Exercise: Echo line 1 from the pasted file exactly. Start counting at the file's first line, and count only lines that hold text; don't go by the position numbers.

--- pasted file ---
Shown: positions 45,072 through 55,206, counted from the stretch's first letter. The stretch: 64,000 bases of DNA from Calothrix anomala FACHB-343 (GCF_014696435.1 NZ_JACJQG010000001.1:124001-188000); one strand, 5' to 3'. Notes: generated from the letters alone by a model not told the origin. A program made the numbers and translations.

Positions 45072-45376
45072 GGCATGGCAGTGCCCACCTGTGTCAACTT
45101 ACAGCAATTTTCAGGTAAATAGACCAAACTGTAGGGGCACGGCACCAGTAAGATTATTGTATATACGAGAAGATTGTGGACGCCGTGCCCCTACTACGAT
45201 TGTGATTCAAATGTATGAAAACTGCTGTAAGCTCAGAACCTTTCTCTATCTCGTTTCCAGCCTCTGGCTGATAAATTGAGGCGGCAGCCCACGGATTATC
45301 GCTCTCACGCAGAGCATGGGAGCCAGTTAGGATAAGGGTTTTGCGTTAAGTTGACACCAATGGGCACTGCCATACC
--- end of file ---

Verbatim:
Shown: positions 45,072 through 55,206, counted from the stretch's first letter. The stretch: 64,000 bases of DNA from Calothrix anomala FACHB-343 (GCF_014696435.1 NZ_JACJQG010000001.1:124001-188000); one strand, 5' to 3'. Notes: generated from the letters alone by a model not told the origin. A program made the numbers and translations.